Petitions to run for the Board of Education race in November were due in the Morris County clerk’s office at 4 p.m. Monday.
Both districts opted several years ago to move their April elections to November. This year, the general election is scheduled for Tuesday, Nov. 4.
In Roxbury, three, three-year seats are up for re-election.
All three incumbents are seeking another three year term each.
They include Ronald Lucas of Perin Place, James Monaghan, Jr., of Hillary Terrace and David Ramage of Lazarus Drive.
Seeking a return to the board are two previous members: Pat Miller of Bass Drive and Chris Rogers of Ford Road. First-time candidate Terasa Fedorchak is also seeking one of the three seats on the board.
In Mount Arlington, three, three-year terms are also up for re-election.
Long-time board member Gene Paradiso opted not to seek another three year term.
Instead, Karl Svenningsen of Henmar Drive is seeking one of the three seats, as are incumbents Rachel Byrne of Bertrand Road and John Longtine of Hover Drive.

Wednesday, July 2, 2014

New Jersey’s Local Finance Board to Hear Application for Municipal Consolidation Study Commission for Roxbury and Mount Arlington - Hearing Set for July 16 in Trenton


ROXBURY AND MOUNT ARLINGTON –The State Local Finance Board is expected to give final approval on Wednesday, July 16 of an application calling for the creation of a municipal consolidation commission for Roxbury and Mount Arlington. If the board approves the application, representatives of both communities will be appointed to serve on the commission, which will undertake a comprehensive study into the pros and cons of consolidation.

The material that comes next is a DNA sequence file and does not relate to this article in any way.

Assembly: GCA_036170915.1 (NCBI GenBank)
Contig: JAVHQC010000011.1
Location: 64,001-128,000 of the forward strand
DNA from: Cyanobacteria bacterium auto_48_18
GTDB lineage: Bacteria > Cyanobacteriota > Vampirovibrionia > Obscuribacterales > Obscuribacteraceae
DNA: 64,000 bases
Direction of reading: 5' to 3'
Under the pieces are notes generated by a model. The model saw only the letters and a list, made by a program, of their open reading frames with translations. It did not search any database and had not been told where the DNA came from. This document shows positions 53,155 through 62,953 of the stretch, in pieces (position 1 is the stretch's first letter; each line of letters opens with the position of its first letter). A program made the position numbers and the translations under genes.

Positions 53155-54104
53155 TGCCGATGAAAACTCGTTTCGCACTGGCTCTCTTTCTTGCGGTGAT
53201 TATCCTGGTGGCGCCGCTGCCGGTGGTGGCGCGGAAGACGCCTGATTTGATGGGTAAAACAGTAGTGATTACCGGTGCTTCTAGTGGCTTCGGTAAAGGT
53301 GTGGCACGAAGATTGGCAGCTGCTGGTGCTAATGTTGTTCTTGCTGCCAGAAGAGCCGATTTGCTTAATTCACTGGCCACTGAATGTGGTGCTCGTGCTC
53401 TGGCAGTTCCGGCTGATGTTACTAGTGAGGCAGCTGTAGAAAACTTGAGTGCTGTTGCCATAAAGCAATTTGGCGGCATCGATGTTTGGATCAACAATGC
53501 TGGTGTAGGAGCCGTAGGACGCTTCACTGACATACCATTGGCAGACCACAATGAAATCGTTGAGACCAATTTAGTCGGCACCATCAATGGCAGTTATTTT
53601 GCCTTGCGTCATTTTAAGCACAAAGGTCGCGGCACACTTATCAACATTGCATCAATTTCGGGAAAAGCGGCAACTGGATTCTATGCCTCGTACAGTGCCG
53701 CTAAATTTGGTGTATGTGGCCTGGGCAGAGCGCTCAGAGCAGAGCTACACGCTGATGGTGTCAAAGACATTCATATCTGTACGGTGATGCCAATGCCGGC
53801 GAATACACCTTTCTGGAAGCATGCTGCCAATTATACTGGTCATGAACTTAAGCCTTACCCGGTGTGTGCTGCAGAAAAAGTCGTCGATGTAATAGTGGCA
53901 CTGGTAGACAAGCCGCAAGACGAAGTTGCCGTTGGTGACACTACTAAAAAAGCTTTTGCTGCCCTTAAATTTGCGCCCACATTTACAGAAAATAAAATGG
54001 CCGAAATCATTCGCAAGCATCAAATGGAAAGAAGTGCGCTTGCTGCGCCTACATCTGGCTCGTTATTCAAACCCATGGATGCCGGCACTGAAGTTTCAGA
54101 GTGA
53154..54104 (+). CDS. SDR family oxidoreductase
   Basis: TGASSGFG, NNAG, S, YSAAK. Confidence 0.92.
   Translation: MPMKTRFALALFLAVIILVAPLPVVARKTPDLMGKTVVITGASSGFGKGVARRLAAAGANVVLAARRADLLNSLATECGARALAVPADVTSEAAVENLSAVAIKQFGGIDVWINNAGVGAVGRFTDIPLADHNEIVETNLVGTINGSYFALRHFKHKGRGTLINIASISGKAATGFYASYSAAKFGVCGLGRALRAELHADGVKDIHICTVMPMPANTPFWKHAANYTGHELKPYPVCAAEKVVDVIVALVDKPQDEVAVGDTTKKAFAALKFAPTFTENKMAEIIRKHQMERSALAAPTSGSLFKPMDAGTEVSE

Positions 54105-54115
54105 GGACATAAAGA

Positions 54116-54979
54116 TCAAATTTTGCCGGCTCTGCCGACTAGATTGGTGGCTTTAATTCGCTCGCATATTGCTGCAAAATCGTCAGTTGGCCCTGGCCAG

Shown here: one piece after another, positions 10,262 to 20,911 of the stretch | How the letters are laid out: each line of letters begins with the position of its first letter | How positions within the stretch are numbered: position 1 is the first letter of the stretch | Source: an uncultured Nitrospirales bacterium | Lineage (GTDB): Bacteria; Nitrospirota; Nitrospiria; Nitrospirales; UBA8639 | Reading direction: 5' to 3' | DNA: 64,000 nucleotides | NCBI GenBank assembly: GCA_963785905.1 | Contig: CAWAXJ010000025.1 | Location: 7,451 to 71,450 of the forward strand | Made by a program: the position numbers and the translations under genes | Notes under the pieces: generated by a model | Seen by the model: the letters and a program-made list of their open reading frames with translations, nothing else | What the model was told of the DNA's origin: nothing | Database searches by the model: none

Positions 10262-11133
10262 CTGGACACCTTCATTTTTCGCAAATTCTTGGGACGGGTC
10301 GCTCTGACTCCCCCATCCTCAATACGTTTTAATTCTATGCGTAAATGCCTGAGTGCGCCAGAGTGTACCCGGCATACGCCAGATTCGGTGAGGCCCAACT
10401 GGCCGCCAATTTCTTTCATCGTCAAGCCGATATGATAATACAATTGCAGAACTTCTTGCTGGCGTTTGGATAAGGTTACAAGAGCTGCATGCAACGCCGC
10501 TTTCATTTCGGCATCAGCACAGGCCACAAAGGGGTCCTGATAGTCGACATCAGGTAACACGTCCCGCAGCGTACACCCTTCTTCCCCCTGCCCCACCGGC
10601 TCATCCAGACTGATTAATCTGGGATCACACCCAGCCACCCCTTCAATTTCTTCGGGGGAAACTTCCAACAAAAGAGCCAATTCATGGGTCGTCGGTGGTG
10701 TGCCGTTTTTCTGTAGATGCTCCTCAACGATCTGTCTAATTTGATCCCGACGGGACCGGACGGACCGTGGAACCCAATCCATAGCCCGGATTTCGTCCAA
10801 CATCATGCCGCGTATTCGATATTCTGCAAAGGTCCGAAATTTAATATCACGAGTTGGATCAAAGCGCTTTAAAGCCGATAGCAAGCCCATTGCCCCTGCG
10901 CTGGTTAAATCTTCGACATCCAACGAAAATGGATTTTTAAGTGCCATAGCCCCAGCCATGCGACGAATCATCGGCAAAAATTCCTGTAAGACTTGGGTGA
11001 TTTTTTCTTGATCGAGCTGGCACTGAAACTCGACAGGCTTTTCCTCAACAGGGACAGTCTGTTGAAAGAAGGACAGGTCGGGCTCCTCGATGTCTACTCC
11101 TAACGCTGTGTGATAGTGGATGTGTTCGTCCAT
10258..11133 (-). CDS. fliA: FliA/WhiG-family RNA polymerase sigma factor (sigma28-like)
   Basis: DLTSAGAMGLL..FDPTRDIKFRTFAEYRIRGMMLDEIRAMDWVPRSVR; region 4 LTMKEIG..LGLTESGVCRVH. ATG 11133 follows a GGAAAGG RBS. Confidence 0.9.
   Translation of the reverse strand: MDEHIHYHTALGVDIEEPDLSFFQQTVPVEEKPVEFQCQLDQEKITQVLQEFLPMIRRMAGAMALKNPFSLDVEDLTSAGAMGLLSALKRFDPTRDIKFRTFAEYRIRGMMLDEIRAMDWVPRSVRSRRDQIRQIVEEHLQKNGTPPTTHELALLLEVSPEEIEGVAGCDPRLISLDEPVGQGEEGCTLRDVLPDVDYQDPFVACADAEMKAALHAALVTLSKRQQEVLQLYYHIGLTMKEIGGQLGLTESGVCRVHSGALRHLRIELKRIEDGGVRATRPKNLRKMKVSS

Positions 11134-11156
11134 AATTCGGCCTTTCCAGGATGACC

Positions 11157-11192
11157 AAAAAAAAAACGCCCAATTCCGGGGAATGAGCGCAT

Chris Rogers, a Roxbury resident who is among the petitioners, said the group went before the Local Finance Board on June 11 to show support. There was no opposition during the public hearing portion of the meeting, prompting Rogers to believe the state board will grant approval at the July meeting.

“We are optimistic and hopeful that our application is approved,” Rogers said. “We are eager to form the consolation commission and move to the next step in the state-mandated process.”

Citizens representing Roxbury and Mount Arlington submitted nearly 400 signed petitions last year to clerks in both municipalities calling for the municipal consolidation study commission. It would comprise five residents of each town. The process, which follows the Local Option Municipal Consolidation Law, is similar to what is now taking place in Scotch Plains and Fanwood, which formed their consolidation commission in early 2013 in partnership with local elected officials.

The effort to gather petition signatures began October 2012, with residents from both towns meeting to discuss the petition process.

Roxbury and Mount Arlington are not the first to pursue this initiative. Princeton Borough and Princeton Township conducted the study in 2011, and consolidated on January 1, 2013. The merged town has more than $3 million in tax savings and has received positive feedback from residents.

Learn more at http://roxburymountarlingtonstudy.com/

Tuesday, June 10, 2014

Hearing Set for 11:30 a.m. on Wednesday

New Jersey’s Local Finance Board to Hard Application for Municipal Consolidation Study Commission for Roxbury and Mount Arlington

ROXBURY AND MOUNT ARLINGTON – June 10, 2014 – The State Local Finance Board is set to hear an application tomorrow that calls for the creation of a municipal consolidation commission for Roxbury and Mount Arlington.

The meeting is scheduled for 11:30 am at the state Department of Community Affairs, 101 S. Broad St, Trenton. The board meets in Conference Room 129. If the board approves the application, representatives of both communities will be appointed to serve on the commission, which will undertake a comprehensive study into the pros and cons of consolidation.